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Police in Cheshire asked to help young people facing hate crimes and mental health issues

There are calls for police in Cheshire to do more to raise awareness of help for young people affected by things like hate crimes or online abuse.

It is one of the recommendations by the county's Youth Commission.

They heard from more than 2,000 young people across Cheshire, to produce a report highlighting the key issues for under 25s.

It suggests that hate crime, unhealthy relationships and the misuse of social media are some of the big areas of concern for the younger generation.

The report has been given to Cheshire’s police and crime commissioner (PCC) David Keane.

It has recommendations to him, the county's police force, and partner agencies about how they can improve their services to ensure they are relevant and accessible to young people.

The Youth Commission found that social media can play a big part in the mental health of young people and many felt that negative content on sites like Facebook and Instagram was a contributing factor to poor mental health.

It is recommending that both Cheshire Police and the PCC should work with their partners to actively promote mental health through their social media channels to reduce stigma and make young people realise they are not suffering alone.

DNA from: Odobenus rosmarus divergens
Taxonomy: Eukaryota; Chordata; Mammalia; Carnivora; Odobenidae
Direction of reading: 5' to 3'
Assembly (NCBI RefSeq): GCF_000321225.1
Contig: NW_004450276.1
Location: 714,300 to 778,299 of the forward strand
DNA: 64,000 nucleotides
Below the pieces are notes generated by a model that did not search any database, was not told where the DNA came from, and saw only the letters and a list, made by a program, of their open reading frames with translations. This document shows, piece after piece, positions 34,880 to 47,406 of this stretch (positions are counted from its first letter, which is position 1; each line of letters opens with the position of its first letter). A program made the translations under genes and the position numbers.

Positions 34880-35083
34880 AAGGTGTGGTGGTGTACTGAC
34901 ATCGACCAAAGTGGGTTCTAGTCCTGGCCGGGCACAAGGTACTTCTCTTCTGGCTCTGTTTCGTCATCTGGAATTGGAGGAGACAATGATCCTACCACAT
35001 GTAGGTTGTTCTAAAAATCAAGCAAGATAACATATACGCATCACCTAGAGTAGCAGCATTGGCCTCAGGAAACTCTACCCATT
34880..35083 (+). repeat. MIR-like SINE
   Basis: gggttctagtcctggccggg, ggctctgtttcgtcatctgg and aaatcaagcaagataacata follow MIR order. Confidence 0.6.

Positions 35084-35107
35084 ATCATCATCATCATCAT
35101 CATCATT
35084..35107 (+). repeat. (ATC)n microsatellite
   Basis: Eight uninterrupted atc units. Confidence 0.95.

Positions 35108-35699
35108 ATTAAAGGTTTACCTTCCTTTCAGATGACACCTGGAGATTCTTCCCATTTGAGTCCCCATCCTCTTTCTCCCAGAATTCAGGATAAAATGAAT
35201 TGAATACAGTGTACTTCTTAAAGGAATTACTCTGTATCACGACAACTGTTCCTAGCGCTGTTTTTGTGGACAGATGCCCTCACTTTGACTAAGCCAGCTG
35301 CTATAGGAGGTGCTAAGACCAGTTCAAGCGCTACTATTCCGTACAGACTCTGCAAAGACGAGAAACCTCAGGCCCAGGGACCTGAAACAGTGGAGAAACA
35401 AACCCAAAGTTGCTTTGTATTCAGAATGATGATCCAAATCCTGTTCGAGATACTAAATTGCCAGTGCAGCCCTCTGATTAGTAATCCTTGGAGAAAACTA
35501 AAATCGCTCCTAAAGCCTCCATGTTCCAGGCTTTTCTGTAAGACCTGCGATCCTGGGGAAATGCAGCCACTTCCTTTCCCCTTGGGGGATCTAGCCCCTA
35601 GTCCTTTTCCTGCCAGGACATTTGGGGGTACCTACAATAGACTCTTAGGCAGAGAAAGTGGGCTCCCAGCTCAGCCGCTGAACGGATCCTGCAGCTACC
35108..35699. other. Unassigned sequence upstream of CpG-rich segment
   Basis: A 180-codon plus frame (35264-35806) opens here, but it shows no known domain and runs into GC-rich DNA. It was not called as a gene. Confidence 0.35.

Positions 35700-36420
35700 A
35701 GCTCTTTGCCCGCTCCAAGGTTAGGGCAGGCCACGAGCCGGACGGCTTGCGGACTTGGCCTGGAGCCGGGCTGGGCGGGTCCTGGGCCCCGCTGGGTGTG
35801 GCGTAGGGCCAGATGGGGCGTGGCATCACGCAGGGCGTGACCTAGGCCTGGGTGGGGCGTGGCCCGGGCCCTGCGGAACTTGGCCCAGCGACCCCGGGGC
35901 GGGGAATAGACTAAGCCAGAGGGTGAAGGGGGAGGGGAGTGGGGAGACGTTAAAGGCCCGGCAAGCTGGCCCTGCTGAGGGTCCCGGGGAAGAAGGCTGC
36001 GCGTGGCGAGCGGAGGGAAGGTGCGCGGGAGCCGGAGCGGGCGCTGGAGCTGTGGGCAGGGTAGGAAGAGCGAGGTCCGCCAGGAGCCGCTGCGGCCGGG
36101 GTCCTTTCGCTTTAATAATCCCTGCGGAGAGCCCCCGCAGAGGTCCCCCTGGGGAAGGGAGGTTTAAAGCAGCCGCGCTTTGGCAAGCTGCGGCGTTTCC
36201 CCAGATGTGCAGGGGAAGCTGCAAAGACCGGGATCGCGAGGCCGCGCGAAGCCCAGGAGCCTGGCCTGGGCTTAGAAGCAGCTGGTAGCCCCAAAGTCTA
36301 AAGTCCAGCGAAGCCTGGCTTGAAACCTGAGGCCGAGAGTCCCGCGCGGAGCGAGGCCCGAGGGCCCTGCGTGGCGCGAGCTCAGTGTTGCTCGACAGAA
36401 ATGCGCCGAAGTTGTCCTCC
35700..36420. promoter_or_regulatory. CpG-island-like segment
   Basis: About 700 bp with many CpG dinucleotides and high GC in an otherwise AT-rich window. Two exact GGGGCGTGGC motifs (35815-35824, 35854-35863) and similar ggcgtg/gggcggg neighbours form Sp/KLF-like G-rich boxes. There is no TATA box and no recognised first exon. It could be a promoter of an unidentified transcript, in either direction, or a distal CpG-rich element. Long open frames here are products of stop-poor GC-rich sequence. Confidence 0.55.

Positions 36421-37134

PCC David Keane and some members of Cheshire Youth Commission

It also found that there was a lack of understanding amongst young people of what a hate crime is and how to report it, which is leading it to recommend the constabulary do more to promote diversity to encourage more young people to report hate crime.

The report also details how young people do not fully understand what an unhealthy relationship looks like and the Youth Commission is recommending that the PCC and police force should do more to highlight the dangers of coercive relationships.

Other recommendations in the report include the police and PCC taking part in more engagement work with schools and colleagues to talk openly about their concerns.

David Keane said: “With more than a quarter of Cheshire residents currently under the age of 25, it’s incredibly important that young people are given the opportunity to have their say on key policing issues which have a huge impact on their everyday lives.

“The Youth Commission has done a fantastic job of capturing as many views as possible from our diverse communities in order to produce a report which is crucial in highlighting what matters most to our young people.

“I now look forward to working with the chief constable and other key partners to ensure the issues highlighted in this report are addressed and we improve the services we deliver to young people across Cheshire.”

There is more information about the Youth Commission on the commissioner’s website.

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